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Reasonable Fish store in LA?

Anybody know a reasonably priced fish market in Los Angeles? I just moved here and want to buy some muscles, but they're way over priced at Whole Foods. thanks!

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  1. I honestly don't know how it's pricing compares, but the quality of fish at Santa Monica Seafood is really good. They supply a ton of restaurants.

    1. Depends on where in LA you live I guess but THE FISH KING in Glendale is hands down the best fish place I've found. I know people that drive from all over LA to buy their fish there. And they always have a good, fresh, quality selection.

      The Fish King
      722 N Glendale Ave
      Glendale, CA 91206
      (818) 244-2161

      1. Neither Fish King or Santa Monica Seafood could really be called reasonable, but I agree they're the best. With seafood, it's pretty much you get what you pay for. The Chinese markets have very cheap seafood, but who knows where and when it's from. I'm sure some of it is fine if you know what to look for. Seafood City in the Eagle Rock mall is very cheap and looks clean and fresh, however I haven't tried their fish yet.

        4 Replies
        1. re: Chowpatty

          "The Chinese markets have very cheap seafood, but who knows where and when it's from." Sorry, but that's borderline offensive. These folks were cooking fish when my ancestors were trying to figure out this " fire" stuff, and they know what's good and what to do with it. Yes, Fish King is great, and they still call me when they have skate ever since I asked them to three years ago - but they want $15/lb for it, and I get it at San Gabriel Superstore for $2.95. And if I ask they'll skin it for me.

          1. re: Will Owen

            I certainly didn't mean to be offensive. I just meant that there can be a communication problem, particularly if it's very busy and crowded. I can't imagine being able to ask very many questions about the provenance of fish or get cooking advice in the crush of people and din of Hawaii market, for example. And some of the smaller, cheaper fish markets of every nationality don't always smell very good. That's what I meant "it's fine if you know what you're doing" -- you've checked out the skate and it's good, so that's good to know. But a beginning chef is going to find it much easier to go somewhere like Fish King where they can get advice and find out where the fish is from.

            1. re: Chowpatty

              Okay, sorry if I seemed a bit cranky there - I was forgetting that such issues as provenance and sustainability don't seem particularly important to a lot of Asian suppliers* or customers, and it's also true that stinky surroundings don't bother everybody as much as they might you and me. I do find Hawaii Supermarket kind of at the edge of acceptability in the cleanliness department, which is why I cited SG Superstore as my example. 99 Ranch markets are also pretty clean generally, and used to dealing with English-speakers.

              *OTOH, how about all those mainstream American restaurants that have never taken Chilean sea bass off their menus?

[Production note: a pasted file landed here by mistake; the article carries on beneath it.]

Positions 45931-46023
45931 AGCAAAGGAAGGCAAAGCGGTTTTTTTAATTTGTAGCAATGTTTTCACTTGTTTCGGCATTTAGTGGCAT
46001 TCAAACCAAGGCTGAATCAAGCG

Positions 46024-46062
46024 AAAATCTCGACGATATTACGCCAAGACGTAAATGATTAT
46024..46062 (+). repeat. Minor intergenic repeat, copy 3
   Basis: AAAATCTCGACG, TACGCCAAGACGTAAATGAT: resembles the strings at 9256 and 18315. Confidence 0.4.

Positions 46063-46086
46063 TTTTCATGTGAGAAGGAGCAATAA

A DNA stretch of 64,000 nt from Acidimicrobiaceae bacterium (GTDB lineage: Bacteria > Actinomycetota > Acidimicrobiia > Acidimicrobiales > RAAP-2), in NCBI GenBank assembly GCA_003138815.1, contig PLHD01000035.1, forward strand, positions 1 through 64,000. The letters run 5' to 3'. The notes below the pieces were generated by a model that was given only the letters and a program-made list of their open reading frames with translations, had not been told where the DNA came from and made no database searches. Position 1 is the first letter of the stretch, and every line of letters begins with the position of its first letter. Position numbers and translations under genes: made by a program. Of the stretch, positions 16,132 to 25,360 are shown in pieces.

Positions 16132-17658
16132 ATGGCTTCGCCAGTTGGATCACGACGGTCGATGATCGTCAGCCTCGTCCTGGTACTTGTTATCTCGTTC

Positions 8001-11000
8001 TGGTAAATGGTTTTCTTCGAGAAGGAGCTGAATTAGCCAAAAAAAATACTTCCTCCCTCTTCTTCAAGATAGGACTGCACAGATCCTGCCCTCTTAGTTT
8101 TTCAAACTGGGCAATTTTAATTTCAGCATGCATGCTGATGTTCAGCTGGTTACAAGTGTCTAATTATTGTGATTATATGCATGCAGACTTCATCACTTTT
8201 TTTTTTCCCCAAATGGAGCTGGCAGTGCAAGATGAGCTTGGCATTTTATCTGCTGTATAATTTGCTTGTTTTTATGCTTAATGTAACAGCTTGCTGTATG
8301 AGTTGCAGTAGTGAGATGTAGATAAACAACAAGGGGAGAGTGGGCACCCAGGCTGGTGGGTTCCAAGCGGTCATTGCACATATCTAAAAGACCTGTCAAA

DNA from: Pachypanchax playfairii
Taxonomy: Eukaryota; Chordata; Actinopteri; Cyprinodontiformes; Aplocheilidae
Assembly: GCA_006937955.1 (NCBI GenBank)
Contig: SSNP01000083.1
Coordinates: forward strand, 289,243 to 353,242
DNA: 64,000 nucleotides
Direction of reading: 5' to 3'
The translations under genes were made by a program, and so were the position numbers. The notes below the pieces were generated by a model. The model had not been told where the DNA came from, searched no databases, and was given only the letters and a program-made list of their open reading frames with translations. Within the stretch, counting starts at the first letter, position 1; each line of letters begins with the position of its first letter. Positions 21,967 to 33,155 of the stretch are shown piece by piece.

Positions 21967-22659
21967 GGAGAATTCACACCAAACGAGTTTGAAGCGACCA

2. re: Chowpatty

            Re: Seafood City in the Eagle Rock.

            Just the stink coming out of this place was enough for me. AND I had a bad cold.

          3. the mussels at the fish king are pretty reasonably priced

            1. That's what I thought.

              1. Fish King is great...they also supply restaurants from their warehouse in Burbank, so they get a large selection...of which they will fry for you (it seems they fry everything at their little galley)...I suggest you take it home and cook it yourself.

                1. I get fish frames at A1 on Sunset in Echo Park for soup/stock/fumet. International Marine downtown for whole fish or mollusks.

                  Don't have a best price alternative for fileted fish. Whole Foods has pretty fish and no smells but the price hurts my heart. I thought the Fish King prices were high but I'll look into their mussels since others say the price is OK.

                  I use the Monterey Bay aquarium guidelines. I notice that the Asian markets seem to know nothing about it. Toothfish aka 'Chilean sea bass' for days. I won't buy it from them but most of their customers will.

                  2 Replies
                  1. re: corydon

                    I really enjoy shopping at 99 Ranch, but I come close to tears when I scan the seafood counter. The quantity and types of fish multiplied by the number of stores and restaurants around the world has to be crippling most of the major fish stocks, if not just about wiping them off the face of the earth. The Patagonian Toothfish used to come in large fillets at 99 Ranch but have begun to drastically shrink in size over the past few years, which to me, is reflective of the depletion of this species. This fish is believed to live up to 50 years, and doesn't reach reproductive age until - I think - 7 years old. I love the flavor of this fish but will no longer eat it no matter where or how it is sourced. It is an overharvested species of fish that takes far too long to replenish its numbers, along with most tuna species. There's even an amazing story about a pirate fishing trawler - I think it was the Viarsa - holding an illegal haul of Chilean Sea Bass worth millions that was chased through the rough South Sea for two weeks by the Australian Coast Guard.

                    I'm glad you're so conscientious about your choices. Most people are not as informed, and even those that are may not care. I used to be an avid SCUBA diver and photographer. With a vegan sister and a vegetarian wife, I've come to try to make more informed food choices in general, but especially when it comes to seafood. It's just too painful to think about eating something that could be gone within the next decade.